It has been claimed that his reputation waned after attacks on the Scottish School of Common Sense by Immanuel Kant (although Kant, only 14 years Reid's junior, also bestowed much praise on Scottish philosophy - Kant attacked the work of Reid, but admitted he had never actually read the works of Thomas Reid) and by John Stuart Mill. But Reid's was the philosophy taught in the colleges of North America during the 19th century and was championed by Victor Cousin, a French philosopher. Justus Buchler has shown that Reid was an important influence on the American philosopher Charles Sanders Peirce, who shared Reid's concern to revalue common sense and whose work links Reid to pragmatism. To Peirce, conceptions of truth and the real involve the notion of a community without definite limits (and thus potentially self-correcting as far as needed), and capable of a definite increase of knowledge. Common sense is socially evolved, open to verification much like scientific method, and constantly evolving, as evidence, perception, and practice warrant, albeit with a slowness that Peirce came only in later years to see, at which point he owned his "adhesion, under inevitable modification, to the opinion of...Thomas Reid, in the matter of Common Sense" (Peirce called his version "critical common-sensism"). By contrast, on Reid's concept, the sensus communis is not a social evolutionary product but rather a precondition of the possibility that humans could reason with each other. The work of Thomas Reid influenced the work of Noah Porter and James McCosh in the 19th century United States and is based upon the claim of universal principles of objective truth, Pragmatism is not the development of the work of the Scottish "Common Sense" School - it is the negation of it. There are clear links between the work of the Scottish Common Sense School and the work of the Oxford Realist philosophers Harold Prichard and Sir William David Ross in the 20th century.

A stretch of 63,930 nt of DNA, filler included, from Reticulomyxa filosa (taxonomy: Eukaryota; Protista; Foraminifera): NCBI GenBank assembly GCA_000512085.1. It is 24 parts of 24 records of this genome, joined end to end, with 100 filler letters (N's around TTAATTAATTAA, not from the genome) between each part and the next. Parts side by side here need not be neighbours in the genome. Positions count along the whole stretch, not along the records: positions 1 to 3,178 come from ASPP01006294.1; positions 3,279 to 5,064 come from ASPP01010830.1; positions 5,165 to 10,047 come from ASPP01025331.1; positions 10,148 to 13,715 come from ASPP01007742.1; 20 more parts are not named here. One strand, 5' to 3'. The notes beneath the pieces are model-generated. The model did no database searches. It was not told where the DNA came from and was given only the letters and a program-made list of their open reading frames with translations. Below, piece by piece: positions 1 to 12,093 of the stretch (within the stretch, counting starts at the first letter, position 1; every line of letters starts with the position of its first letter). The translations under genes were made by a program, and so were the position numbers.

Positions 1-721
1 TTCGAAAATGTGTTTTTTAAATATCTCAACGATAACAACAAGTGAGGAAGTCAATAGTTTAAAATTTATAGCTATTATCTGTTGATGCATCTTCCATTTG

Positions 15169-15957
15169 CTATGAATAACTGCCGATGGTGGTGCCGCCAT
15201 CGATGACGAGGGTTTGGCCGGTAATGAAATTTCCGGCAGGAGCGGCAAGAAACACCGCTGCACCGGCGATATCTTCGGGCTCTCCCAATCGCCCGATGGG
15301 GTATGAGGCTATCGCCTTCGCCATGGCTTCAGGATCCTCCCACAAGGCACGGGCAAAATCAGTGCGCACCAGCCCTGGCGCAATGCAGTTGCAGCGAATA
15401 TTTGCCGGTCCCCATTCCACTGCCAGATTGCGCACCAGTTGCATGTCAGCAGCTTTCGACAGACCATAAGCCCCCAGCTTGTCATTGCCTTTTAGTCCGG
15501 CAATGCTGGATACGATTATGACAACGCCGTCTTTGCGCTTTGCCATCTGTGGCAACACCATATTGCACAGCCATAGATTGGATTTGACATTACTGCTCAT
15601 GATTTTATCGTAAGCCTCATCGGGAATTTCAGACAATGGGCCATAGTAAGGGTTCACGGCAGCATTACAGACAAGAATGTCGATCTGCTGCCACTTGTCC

Reid's reputation has revived in the wake of the advocacy of common sense as a philosophical method or criterion by G. E. Moore early in the 20th century, and more recently because of the attention given to Reid by contemporary philosophers, in particular philosophers of religion in the school of Reformed epistemology such as William Alston, Alvin Plantinga, and Nicholas Wolterstorff, seeking to rebut charges that theistic belief is irrational where it has no doxastic foundations (that is, where that belief is not inferred from other adequately grounded beliefs).

He wrote a number of important philosophical works, including Inquiry into the Human Mind on the Principles of Common Sense (1764, Glasgow & London), Essays on the Intellectual Powers of Man (1785) and Essays on the Active Powers of Man (1788). In 1844, Schopenhauer praised Reid for explaining that the perception of external objects does not result from the raw data that is received through the five senses:

"Thomas Reid's excellent book, Inquiry into the Human Mind... affords us a very thorough conviction of the inadequacy of the senses for producing the objective perception of things, and also of the non-empirical origin of the intuition of space and time. Reid refutes Locke's teaching that perception is a product of the senses. This he does by a thorough and acute demonstration that the collective sensations of the senses do not bear the least resemblance to the world known through perception, and in particular by showing that Locke's five primary qualities (extension, figure, solidity, movement, number) cannot possibly be supplied to us by any sensation of the senses..." --The World as Will and Representation, Vol. II, Ch. 2

Reid's works